Thy master is not there, who was indeed
The riches of it: do his bidding; strike
Thou mayst be valiant in a better cause;
But now thou seem'st a coward.


71

III,4,1799

Pisanio. Hence, vile instrument!
Thou shalt not damn my hand.

Imogen. Why, I must die;
And if I do not by thy hand, thou art
No servant of thy master's. Against self-slaughter
There is a prohibition so divine
That cravens my weak hand. Come, here's my heart.
Something's afore't. Soft, soft! we'll no defence;
Obedient as the scabbard. What is here?
The scriptures of the loyal Leonatus,
All turn'd to heresy? Away, away,
Corrupters of my faith! you shall no more
Be stomachers to my heart. Thus may poor fools
Believe false teachers: though those that
are betray'd
Do feel the treason sharply, yet the traitor
Stands in worse case of woe.
And thou, Posthumus, thou that didst set up
My disobedience 'gainst the king my father
And make me put into contempt the suits
Of princely fellows, shalt hereafter find
It is no act of common passage, but
A strain of rareness: and I grieve myself
To think, when thou shalt be disedged by her
That now thou tirest on, how thy memory
Will then be pang'd by me. Prithee, dispatch:
The lamb entreats the butcher: where's thy knife?
Thou art too slow to do thy master's bidding,
When I desire it too.


72

III,4,1829

Pisanio. O gracious lady,
Since I received command to do this business
I have not slept one wink.

Imogen. Do't, and to bed then.


73

III,4,1831

Pisanio. I'll wake mine eye-balls blind first.

Imogen. Wherefore then
Didst undertake it? Why hast thou abused
So many miles with a pretence? this place?
Mine action and thine own? our horses' labour?
The time inviting thee? the perturb'd court,
For my being absent? whereunto I never
Purpose return. Why hast thou gone so far,
To be unbent when thou hast ta'en thy stand,
The elected deer before thee?


74

III,4,1844

Pisanio. But to win time
To lose so bad employment; in the which
I have consider'd of a course. Good lady,
Hear me with patience.

Imogen. Talk thy tongue weary; speak
I have heard I am a strumpet; and mine ear
Therein false struck, can take no greater wound,
Nor tent to bottom that. But speak.


75

III,4,1850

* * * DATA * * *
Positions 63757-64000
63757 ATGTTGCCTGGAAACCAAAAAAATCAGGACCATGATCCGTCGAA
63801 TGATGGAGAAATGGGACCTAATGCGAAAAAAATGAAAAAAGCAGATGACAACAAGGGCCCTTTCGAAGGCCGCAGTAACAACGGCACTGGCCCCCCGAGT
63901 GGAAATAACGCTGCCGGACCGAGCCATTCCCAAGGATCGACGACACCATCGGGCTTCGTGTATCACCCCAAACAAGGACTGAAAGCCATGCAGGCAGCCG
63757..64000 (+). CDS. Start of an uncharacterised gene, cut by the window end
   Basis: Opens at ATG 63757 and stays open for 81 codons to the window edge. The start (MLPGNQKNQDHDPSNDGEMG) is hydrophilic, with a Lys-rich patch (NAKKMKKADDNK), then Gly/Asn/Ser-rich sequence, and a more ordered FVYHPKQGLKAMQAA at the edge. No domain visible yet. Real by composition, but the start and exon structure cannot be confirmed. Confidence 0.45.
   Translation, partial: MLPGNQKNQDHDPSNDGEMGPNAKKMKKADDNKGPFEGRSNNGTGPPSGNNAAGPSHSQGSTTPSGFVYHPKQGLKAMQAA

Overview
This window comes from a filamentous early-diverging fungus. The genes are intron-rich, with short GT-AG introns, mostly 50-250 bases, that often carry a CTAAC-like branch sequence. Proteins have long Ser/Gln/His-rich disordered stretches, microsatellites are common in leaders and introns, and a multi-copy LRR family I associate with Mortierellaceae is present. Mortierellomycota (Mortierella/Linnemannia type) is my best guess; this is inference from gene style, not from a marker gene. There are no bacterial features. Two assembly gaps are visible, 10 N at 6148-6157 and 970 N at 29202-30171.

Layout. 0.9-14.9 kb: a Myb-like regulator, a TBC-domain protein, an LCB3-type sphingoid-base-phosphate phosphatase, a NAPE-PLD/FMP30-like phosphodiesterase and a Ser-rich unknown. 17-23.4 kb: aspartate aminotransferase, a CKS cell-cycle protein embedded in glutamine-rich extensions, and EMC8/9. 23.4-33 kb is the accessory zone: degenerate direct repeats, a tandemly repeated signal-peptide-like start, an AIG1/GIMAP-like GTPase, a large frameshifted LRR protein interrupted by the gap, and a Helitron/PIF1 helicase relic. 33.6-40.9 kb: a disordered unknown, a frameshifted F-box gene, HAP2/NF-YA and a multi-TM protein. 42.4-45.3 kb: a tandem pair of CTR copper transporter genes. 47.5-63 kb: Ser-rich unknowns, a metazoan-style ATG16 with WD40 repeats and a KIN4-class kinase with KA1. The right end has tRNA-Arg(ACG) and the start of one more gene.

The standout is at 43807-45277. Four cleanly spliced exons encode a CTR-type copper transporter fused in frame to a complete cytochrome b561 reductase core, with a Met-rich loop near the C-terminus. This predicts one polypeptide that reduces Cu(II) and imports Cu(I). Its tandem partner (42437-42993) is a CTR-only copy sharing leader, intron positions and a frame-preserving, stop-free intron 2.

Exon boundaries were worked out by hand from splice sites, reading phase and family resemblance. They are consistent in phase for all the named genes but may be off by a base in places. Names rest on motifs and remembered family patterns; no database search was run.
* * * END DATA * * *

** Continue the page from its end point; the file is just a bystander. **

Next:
Pisanio. Then, madam,
I thought you would not back again.

Imogen. Most like;
Bringing me here to kill me.


76

III,4,1858

Pisanio. Not so, neither:
But if I were as wise as honest, then
My purpose would prove well. It cannot be
But that my master is abused:
Some villain, ay, and singular in his art.
Hath done you both this cursed injury.

Imogen. Some Roman courtezan.


77

III,4,1864

Pisanio. No, on my life.
I'll give but notice you are dead and send him
Some bloody sign of it; for 'tis commanded
I should do so: you shall be miss'd at court,
And that will well confirm it.

Imogen. Why good fellow,
What shall I do the where? where bide? how live?
Or in my life what comfort, when I am
Dead to my husband?


78

III,4,1869

Pisanio. If you'll back to the court—

Imogen. No court, no father; nor no more ado
With that harsh, noble, simple nothing,
That Cloten, whose love-suit hath been to me
As fearful as a siege.


79

III,4,1875

Pisanio. If not at court,
Then not in Britain must you bide.

Imogen. Where then
Hath Britain all the sun that shines? Day, night,
Are they not but in Britain? I' the world's volume
Our Britain seems as of it, but not in 't;
In a great pool a swan's nest: prithee, think
There's livers out of Britain.


80

III,4,1893

Pisanio. I am most glad
You think of other place. The ambassador,
Lucius the Roman, comes to Milford-Haven
To-morrow: now, if you could wear a mind
Dark as your fortune is, and but disguise
That which, to appear itself, must not yet be
But by self-danger, you should tread a course
Pretty and full of view; yea, haply, near
The residence of Posthumus; so nigh at least
That though his actions were not visible, yet
Report should render him hourly to your ear
As truly as he moves.

Imogen. O, for such means!
Though peril to my modesty, not death on't,
I would adventure.


81

III,4,1909

Pisanio. Well, then, here's the point:
You must forget to be a woman; change
Command into obedience: fear and niceness—
The handmaids of all women, or, more truly,
Woman its pretty self—into a waggish courage:
Ready in gibes, quick-answer'd, saucy and
As quarrelous as the weasel; nay, you must
Forget that rarest treasure of your cheek,
Exposing it—but, O, the harder heart!
Alack, no remedy!—to the greedy touch
Of common-kissing Titan, and forget
Your laboursome and dainty trims, wherein
You made great Juno angry.

Imogen. Nay, be brief
I see into thy end, and am almost
A man already.


82

III,4,1925

Pisanio. First, make yourself but like one.
Fore-thinking this, I have already fit—
'Tis in my cloak-bag—doublet, hat, hose, all
That answer to them: would you in their serving,
And with what imitation you can borrow